Graduate students to use U of T funds for professional development, within and outside academia
Ten graduate students across the university receive funding to develop community and professional development initiatives
The University of Toronto’s School of Graduate Studies has awarded $12,525 to ten graduate student groups to develop innovative professional development initiatives.
The awards were given after an intensive competition, with 37 groups submitting proposals. Eighteen groups were invited to present their proposals to a graduate professional development panel, which chose the 10 finalists.
The recipients were:
- Baycrest Research Training Centre Student Group
- Centre for Medieval Studies Sources and Resources Student Committee
- Masters of Public Health – Community Nutrition Students’ Group – (Indigenous Cultural Competency Training Initiative)
- Graduate Management Consulting Association
- System Shift Student Group; (OISE/LHAE)
- Public Sector Innovation and Design Project Student Group; (Munk School of Global Affairs)
- Association of Information Systems Student Chapter; (iSchool)
- Graduate Sociology Students Association
- University of Toronto Industry Insights (UTII) Student Group; (Institute for Leadership Education in Engineering)
- Graduate Students' Association at Scarborough; Graduate Association of Professional Skills
Each group must submit a report by Aug. 31 indicating how their initiative succeeded in promoting innovation in graduate professional development, said Professor Reinhart Reithmeier, special advisor to the dean, graduate skills development and engagement at U of T’s School of Graduate Studies (SGS).
Reithmeier said the funding was awarded because his office wants to ensure that U of T graduate students and postdoctoral fellows develop the skills to prepare for non-traditional and non-academic careers. “Graduate students are increasingly looking for jobs outside academia,” he said.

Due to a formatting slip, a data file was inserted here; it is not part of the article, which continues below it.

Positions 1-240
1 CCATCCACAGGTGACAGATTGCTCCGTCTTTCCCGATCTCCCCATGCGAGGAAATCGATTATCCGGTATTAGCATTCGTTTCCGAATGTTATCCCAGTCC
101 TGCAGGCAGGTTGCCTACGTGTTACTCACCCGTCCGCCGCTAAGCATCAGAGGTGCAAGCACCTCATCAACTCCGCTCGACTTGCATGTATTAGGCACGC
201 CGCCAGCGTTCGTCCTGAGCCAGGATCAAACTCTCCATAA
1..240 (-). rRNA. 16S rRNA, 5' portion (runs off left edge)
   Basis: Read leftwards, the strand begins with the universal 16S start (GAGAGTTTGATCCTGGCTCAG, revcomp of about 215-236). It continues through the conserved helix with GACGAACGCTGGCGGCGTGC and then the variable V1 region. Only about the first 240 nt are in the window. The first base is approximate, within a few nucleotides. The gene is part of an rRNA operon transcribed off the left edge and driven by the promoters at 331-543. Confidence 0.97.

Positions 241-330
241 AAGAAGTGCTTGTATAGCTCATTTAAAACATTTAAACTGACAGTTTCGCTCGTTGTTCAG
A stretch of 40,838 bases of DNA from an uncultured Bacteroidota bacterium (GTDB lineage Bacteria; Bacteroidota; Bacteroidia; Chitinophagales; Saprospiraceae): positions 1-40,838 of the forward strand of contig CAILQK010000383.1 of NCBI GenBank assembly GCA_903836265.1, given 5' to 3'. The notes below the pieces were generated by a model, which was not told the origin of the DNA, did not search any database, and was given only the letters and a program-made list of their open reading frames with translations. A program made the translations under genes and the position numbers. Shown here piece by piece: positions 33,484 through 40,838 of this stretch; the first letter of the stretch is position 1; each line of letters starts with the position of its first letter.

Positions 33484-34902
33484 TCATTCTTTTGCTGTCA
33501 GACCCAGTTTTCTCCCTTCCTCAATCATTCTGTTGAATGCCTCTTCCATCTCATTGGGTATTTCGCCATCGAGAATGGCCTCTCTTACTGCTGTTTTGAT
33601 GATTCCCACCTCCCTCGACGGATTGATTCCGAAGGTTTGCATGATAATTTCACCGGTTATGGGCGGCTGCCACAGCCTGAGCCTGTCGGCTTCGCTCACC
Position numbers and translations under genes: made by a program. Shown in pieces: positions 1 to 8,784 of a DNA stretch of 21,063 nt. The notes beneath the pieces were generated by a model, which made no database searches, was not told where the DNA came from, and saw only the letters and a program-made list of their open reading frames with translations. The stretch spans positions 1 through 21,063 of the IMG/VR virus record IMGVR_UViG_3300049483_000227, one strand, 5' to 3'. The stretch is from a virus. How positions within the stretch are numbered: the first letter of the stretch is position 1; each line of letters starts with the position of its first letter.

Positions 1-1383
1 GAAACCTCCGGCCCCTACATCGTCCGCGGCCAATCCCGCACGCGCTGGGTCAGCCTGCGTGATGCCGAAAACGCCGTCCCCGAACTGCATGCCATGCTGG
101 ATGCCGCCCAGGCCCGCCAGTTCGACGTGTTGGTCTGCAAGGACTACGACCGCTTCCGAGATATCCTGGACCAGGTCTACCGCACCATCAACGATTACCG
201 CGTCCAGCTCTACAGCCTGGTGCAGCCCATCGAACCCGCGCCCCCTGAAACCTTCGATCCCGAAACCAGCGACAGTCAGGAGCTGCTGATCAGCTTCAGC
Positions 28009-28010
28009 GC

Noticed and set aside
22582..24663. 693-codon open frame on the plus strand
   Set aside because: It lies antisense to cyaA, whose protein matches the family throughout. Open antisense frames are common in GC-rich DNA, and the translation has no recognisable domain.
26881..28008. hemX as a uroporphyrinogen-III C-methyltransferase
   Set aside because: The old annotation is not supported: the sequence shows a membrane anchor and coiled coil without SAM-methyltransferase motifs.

U of T News talked to master of public health students Branka Gladanac and Tenzin Lama from the Dalla Lana School of Public Health, who received funding for an Indigenous cultural competency training initiative.
What’s the Indigenous Cultural Competency Training initiative about?
It’s an interactive one-day workshop offered by the Ontario Federation of Indigenous Friendship Centres to help bring context to the current health disparities that disproportionately affect Indigenous people in Canada. We commonly hear the statistics without understanding their connection to inequitable social and political environments. Many of us will go on to work in a variety of community and public health settings and it is important to learn how to engage with Indigenous clients in a meaningful way that is respectful of their lived experiences and cultures. This sort of training involves self-reflection and awareness about how our own biases, cultures and social location may impact our interaction with Indigenous clients. We see it as an important stepping stone to becoming critically reflective practitioners who engage in lifelong learning and continuing competency.
By the way, we just got the exciting news that we have secured additional funding so that we can provide food for workshop attendees. Our plan is to cater from a local Indigenous catering company. It would fit so naturally. As food is an integral part of cultures and traditions, we are looking forward to sharing a meal and reflecting on our learnings together. Plus it is a room filled with nutrition students – we all really love food!
What inspired it?